Determine the length of a particle’s path in space by using the arc-length function.
Explain the meaning of the curvature of a curve in space and state its formula.
Describe the meaning of the normal and binormal vectors of a curve in space.
In this section, we study formulas related to curves in both two and three dimensions, and see how they are related to various properties of the same curve. For example, suppose a vector-valued function describes the motion of a particle in space. We would like to determine how far the particle has traveled over a given time interval, which can be described by the arc length of the path it follows. Or, suppose that the vector-valued function describes a road we are building and we want to determine how sharply the road curves at a given point. This is described by the curvature of the function at that point. We explore each of these concepts in this section.
Arc length for vector functions
We have seen how a vector-valued function describes a curve in either two or three dimensions. Recall
[link] , which states that the formula for the arc length of a curve defined by the parametric functions
$x=x\left(t\right),y=y\left(t\right),{t}_{1}\le t\le {t}_{2}$ is given by
In a similar fashion, if we define a smooth curve using a vector-valued function
$\text{r}\left(t\right)=f\left(t\right)\phantom{\rule{0.2em}{0ex}}\text{i}+g\left(t\right)\phantom{\rule{0.2em}{0ex}}\text{j},$ where
$a\le t\le b,$ the arc length is given by the formula
In three dimensions, if the vector-valued function is described by
$\text{r}\left(t\right)=f\left(t\right)\phantom{\rule{0.2em}{0ex}}\text{i}+g\left(t\right)\phantom{\rule{0.2em}{0ex}}\text{j}+h\left(t\right)\phantom{\rule{0.1em}{0ex}}\text{k}$ over the same interval
$a\le t\le b,$ the arc length is given by
Plane curve : Given a smooth curve
C defined by the function
$\text{r}\left(t\right)=f\left(t\right)\phantom{\rule{0.2em}{0ex}}\text{i}+g\left(t\right)\phantom{\rule{0.2em}{0ex}}\text{j},$ where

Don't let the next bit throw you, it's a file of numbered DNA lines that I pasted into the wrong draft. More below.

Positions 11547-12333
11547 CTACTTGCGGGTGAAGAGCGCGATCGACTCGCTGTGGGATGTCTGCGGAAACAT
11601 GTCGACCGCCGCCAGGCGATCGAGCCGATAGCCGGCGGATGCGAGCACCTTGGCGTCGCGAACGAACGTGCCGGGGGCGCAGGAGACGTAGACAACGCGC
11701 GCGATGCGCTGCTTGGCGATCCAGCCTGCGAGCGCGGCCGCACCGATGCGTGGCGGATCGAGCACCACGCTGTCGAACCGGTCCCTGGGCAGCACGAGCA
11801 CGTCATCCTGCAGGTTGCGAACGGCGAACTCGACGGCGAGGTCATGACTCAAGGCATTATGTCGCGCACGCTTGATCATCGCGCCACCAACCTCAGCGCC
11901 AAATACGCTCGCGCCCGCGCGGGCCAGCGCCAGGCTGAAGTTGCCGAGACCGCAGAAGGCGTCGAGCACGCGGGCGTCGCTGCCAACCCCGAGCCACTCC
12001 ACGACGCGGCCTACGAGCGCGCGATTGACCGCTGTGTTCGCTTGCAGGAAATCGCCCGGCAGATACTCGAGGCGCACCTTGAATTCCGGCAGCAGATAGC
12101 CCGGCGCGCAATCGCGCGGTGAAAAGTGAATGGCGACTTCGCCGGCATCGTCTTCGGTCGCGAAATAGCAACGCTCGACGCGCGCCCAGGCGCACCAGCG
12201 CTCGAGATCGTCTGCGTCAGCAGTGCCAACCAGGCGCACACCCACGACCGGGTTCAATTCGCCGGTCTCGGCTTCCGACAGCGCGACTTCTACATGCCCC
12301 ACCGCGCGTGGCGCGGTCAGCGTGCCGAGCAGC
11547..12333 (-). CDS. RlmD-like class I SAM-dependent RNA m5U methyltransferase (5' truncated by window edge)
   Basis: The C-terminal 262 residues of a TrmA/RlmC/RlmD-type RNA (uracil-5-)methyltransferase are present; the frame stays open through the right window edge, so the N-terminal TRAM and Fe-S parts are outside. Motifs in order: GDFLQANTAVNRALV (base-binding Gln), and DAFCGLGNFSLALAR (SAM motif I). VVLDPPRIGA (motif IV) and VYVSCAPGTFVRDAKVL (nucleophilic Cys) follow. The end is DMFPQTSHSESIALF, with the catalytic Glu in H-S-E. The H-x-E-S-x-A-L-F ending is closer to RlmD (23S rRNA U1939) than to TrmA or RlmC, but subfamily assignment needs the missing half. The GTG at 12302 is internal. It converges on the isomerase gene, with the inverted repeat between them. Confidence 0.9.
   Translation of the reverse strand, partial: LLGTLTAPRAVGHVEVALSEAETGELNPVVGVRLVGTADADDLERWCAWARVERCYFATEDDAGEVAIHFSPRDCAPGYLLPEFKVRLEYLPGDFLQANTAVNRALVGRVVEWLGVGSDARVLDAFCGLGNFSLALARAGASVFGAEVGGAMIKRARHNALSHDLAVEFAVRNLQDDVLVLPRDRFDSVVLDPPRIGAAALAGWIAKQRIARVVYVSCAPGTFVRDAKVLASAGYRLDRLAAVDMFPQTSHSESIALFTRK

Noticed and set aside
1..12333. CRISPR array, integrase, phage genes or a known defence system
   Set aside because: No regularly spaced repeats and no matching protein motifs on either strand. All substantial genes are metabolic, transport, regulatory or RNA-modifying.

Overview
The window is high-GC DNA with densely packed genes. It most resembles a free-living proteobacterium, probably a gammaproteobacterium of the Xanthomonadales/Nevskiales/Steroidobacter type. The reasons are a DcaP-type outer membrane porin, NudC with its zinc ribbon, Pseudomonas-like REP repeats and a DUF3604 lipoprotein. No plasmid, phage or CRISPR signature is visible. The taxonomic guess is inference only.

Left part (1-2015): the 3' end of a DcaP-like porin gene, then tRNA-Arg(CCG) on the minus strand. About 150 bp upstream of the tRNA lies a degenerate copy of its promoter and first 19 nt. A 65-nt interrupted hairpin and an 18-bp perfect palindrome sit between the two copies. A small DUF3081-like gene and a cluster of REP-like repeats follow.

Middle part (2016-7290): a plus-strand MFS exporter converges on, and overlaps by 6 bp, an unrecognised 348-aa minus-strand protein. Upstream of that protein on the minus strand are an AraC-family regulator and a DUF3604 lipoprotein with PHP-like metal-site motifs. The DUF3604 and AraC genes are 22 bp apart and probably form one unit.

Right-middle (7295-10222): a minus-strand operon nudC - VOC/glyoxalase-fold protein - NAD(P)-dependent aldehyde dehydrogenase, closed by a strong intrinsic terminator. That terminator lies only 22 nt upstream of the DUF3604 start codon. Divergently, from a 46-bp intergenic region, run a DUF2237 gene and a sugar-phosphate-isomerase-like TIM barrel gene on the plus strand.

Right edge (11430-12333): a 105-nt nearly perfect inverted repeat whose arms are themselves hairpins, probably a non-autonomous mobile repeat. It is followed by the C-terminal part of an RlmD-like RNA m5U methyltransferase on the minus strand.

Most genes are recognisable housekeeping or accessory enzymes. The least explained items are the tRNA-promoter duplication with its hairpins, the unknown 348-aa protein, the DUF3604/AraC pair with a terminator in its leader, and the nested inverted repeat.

t lies within the interval
$\left[a,b\right],$ the arc length of
C over the interval is
Space curve : Given a smooth curve
C defined by the function
$\text{r}\left(t\right)=f\left(t\right)\phantom{\rule{0.2em}{0ex}}\text{i}+g\left(t\right)\phantom{\rule{0.2em}{0ex}}\text{j}+h\left(t\right)\phantom{\rule{0.2em}{0ex}}\text{k},$ where
t lies within the interval
$\left[a,b\right],$ the arc length of
C over the interval is
The two formulas are very similar; they differ only in the fact that a space curve has three component functions instead of two. Note that the formulas are defined for smooth curves: curves where the vector-valued function
$\text{r}(t)$ is differentiable with a non-zero derivative. The smoothness condition guarantees that the curve has no cusps (or corners) that could make the formula problematic.
Finding the arc length
Calculate the arc length for each of the following vector-valued functions:
Using
[link] ,
${r}^{\prime}\left(t\right)=\u27e8\text{cos}\phantom{\rule{0.1em}{0ex}}t-t\phantom{\rule{0.1em}{0ex}}\text{sin}\phantom{\rule{0.1em}{0ex}}t,\text{sin}\phantom{\rule{0.1em}{0ex}}t+t\phantom{\rule{0.1em}{0ex}}\text{cos}\phantom{\rule{0.1em}{0ex}}t,2\u27e9,$ so
In this morden time nanotechnology used in many field .
1-Electronics-manufacturad IC ,RAM,MRAM,solar panel etc
2-Helth and Medical-Nanomedicine,Drug Dilivery for cancer treatment etc
3- Atomobile -MEMS, Coating on car etc.
and may other field for details you can check at Google
Azam
anybody can imagine what will be happen after 100 years from now in nano tech world
Prasenjit
after 100 year this will be not nanotechnology maybe this technology name will be change .
maybe aftet 100 year . we work on electron lable practically about its properties and behaviour by the different instruments
Azam
name doesn't matter , whatever it will be change... I'm taking about effect on circumstances of the microscopic world
Prasenjit
how hard could it be to apply nanotechnology against viral infections such HIV or Ebola?
Damian
silver nanoparticles could handle the job?
Damian
not now but maybe in future only AgNP maybe any other nanomaterials
Azam
Hello
Uday
I'm interested in Nanotube
Uday
this technology will not going on for the long time , so I'm thinking about femtotechnology 10^-15
Prasenjit
can nanotechnology change the direction of the face of the world
At high concentrations (>0.01 M), the relation between absorptivity coefficient and absorbance is no longer linear. This is due to the electrostatic interactions between the quantum dots in close proximity. If the concentration of the solution is high, another effect that is seen is the scattering of light from the large number of quantum dots. This assumption only works at low concentrations of the analyte. Presence of stray light.